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I spent most of this past Sunday reviewing all of the directories and social media outlets I’ve used in the past. Not just for me, but for a few other accounts I manage. What a process. There is one thing I’ve learned from this — you don’t need to marry your social media. It’s not a matter of till death do you part – for better or for worse – for richer or for poorer. You definitely want better, richer and let’s not go there about death. There is no need to be chained to something that no longer works for you or to be wary of finding a new social media partner. Unlike other things you can do to promote your brand, like ads, email, brochures, catalogs, trade shows, etc. social media is very fluid. The outlets you chose some time ago may not be what they were at this time. I was surprised to find out how much many of the sites, apps, and directories had changed over time. Some no longer existed.

The time aspect of social media becomes obvious pretty quickly once you dive in. You can become immersed and the next thing you know a few hours have passed. Not so great if you’re working alone. Most likely you’ve used up valuable time that should have gone toward something else. Not knowing your budget, I can understand that you may have a tough time justifying hiring someone to handle all of your social media needs. It can get pricey. You’d have to stay on top of things to make sure you’re getting a good return for your investment.

The bottomline to all of this is that I’ve come to the conclusion that while you should definitely date many social media outlets, there’s no reason to get tied down to one, or two, or three. The very fluid nature of social media is reason enough to learn to go with the flow. Pick what works best for you and your business. Learn how to work it so you get the return you’re looking for. Be sure you know exactly what that is. You need a goal in order to know if you are successful. Don’t think for a minute that once you’ve established accounts in various social media outlets that that is it. Oh no, not by a long shot. You will need to monitor it. Change with it. Change with your demographic’s perception of it. And sometimes you’ll need to lose it. Yes, it may no longer work for you. Maybe it never did. Let it go… On the flip side, maybe it’s time to revisit some outlets that you thought you didn’t need before but now will be a better fit. Your customer wasn’t into Instagram or YouTube videos a few years back, but now you know they are more likely to follow you. If you have a younger base, you have to know that they moved away from Facebook and are more likely to post and view things on Instagram, Snapchat and Periscope.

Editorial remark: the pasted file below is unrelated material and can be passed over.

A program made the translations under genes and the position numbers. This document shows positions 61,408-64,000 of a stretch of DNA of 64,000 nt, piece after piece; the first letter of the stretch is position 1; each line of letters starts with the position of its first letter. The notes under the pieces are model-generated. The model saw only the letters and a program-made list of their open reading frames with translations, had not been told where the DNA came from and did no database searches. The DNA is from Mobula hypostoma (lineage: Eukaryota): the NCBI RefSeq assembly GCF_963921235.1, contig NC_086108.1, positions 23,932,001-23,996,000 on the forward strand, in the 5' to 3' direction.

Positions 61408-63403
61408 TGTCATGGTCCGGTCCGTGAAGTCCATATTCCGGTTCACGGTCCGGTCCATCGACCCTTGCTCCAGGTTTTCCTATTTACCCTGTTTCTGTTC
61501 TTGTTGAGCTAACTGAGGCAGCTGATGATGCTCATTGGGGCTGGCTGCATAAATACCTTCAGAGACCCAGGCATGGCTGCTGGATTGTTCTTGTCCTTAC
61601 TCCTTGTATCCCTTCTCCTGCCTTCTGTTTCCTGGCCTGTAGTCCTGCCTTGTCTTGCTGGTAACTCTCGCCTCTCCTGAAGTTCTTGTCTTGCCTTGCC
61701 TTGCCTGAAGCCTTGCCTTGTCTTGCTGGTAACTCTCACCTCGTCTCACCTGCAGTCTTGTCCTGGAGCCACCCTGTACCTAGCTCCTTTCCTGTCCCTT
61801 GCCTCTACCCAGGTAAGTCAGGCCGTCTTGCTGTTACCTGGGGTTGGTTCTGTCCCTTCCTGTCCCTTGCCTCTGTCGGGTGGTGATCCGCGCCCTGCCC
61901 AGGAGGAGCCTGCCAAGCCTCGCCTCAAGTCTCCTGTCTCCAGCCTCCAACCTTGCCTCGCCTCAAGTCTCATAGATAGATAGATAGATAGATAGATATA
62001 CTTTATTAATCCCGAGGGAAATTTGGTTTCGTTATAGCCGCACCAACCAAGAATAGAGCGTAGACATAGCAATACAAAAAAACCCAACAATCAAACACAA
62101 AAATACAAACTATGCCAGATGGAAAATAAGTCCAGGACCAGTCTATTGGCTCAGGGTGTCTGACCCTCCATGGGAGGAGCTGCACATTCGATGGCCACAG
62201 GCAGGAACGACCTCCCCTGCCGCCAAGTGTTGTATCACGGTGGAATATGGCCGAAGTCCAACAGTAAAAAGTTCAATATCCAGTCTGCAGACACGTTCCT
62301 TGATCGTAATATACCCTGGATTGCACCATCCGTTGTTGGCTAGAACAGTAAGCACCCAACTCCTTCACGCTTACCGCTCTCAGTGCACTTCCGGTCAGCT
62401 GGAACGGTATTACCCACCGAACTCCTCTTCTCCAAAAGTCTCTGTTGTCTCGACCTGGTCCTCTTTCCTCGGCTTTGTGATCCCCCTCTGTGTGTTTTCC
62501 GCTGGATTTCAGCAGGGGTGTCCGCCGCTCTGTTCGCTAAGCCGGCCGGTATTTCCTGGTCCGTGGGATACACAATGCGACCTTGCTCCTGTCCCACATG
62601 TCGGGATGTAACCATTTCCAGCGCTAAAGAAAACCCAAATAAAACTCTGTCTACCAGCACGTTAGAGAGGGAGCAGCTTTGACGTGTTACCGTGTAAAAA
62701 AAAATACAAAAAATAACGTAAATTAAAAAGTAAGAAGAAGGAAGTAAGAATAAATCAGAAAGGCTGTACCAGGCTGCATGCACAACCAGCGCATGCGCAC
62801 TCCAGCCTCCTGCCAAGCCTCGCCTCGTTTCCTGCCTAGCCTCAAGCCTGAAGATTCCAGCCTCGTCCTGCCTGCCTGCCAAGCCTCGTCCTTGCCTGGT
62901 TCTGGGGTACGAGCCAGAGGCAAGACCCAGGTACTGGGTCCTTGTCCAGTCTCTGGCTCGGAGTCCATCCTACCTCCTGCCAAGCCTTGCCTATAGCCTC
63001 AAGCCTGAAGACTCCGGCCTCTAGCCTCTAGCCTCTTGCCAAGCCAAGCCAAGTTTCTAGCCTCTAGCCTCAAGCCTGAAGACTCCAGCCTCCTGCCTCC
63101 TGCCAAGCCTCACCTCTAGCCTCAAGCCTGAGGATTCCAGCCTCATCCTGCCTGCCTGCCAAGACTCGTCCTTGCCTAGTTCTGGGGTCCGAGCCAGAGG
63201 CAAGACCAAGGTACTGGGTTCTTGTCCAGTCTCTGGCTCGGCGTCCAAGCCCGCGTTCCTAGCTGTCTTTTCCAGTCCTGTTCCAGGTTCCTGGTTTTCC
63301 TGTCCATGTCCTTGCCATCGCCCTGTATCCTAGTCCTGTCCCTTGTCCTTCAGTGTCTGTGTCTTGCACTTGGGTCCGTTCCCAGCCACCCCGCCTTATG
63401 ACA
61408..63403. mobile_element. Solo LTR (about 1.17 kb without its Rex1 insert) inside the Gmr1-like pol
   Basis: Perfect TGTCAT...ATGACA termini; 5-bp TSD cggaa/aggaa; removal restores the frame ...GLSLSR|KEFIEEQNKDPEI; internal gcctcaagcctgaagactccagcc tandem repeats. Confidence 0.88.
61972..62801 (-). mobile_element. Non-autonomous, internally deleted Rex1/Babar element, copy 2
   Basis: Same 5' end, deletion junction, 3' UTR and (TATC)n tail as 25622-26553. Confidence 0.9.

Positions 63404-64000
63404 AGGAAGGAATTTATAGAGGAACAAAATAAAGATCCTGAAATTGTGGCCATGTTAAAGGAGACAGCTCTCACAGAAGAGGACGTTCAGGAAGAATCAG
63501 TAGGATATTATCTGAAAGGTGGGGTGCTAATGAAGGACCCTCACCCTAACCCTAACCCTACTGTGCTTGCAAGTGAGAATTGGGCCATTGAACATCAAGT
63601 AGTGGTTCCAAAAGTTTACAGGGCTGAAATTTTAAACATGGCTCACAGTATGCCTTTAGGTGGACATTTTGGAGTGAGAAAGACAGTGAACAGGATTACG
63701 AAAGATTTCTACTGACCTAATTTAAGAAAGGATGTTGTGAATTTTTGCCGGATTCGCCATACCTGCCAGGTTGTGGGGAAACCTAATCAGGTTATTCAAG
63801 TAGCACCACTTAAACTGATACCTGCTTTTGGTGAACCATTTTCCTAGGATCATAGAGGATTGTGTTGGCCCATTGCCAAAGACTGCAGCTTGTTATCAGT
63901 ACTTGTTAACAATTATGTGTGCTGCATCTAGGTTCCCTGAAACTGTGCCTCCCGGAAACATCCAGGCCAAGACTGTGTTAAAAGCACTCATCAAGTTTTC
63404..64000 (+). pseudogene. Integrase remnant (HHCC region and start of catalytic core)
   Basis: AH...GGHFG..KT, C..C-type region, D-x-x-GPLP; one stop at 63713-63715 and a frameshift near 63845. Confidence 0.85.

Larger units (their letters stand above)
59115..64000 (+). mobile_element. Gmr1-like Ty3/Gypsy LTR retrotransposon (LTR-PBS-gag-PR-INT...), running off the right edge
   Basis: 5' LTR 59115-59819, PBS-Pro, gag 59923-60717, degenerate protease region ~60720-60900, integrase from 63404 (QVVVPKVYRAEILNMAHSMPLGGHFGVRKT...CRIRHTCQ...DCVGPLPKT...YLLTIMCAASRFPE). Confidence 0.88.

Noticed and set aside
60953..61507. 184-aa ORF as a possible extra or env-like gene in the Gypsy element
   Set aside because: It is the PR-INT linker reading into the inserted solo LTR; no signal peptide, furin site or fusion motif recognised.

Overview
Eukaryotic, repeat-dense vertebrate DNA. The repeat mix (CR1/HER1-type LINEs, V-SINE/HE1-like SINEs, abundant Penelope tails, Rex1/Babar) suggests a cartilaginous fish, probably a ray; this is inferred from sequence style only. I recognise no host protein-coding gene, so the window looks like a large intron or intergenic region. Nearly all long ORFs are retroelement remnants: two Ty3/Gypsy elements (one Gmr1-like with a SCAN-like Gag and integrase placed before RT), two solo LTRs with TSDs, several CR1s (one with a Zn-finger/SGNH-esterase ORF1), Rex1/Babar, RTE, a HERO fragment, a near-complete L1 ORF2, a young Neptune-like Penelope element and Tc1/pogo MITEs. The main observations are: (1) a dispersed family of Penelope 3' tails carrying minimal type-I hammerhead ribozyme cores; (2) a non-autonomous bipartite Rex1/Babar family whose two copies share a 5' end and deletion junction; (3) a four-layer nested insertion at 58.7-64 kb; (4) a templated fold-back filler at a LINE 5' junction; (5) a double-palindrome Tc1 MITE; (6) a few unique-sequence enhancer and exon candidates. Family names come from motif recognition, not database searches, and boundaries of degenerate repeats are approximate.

Social media requires you to be an educated user. If you don’t research its potential and vet each outlet you might be wasting your time. Who needs to dedicate hours to something that ultimately will fail? No me. Not you. Read. Read everything you can get your hands on that explains social media. You should have a full understanding of what you can and shouldn’t expect to get out of it. Realize that it’s not a genie in a computer screen. It won’t magically increase your customer base, your sales, your brand’s appeal. It can only enhance it. Or if done wrong, solidify a poor opinion. By all means, learn to be flexible. Switch it up a little. Change the time you post. The day. Change how often you post and where. Try something new. Get your customers involved. Ask for their input. Offer a reward for having a conversation with you. Build a bond.

Most of all — if you ever feel overwhelmed, ask for help. That’s what people like me and BoyDog Design are for.

If you’d like to read some articles about social media, I’ve posted a few the past few days on the BoyDog Design Facebook page. Feel free to check them out.


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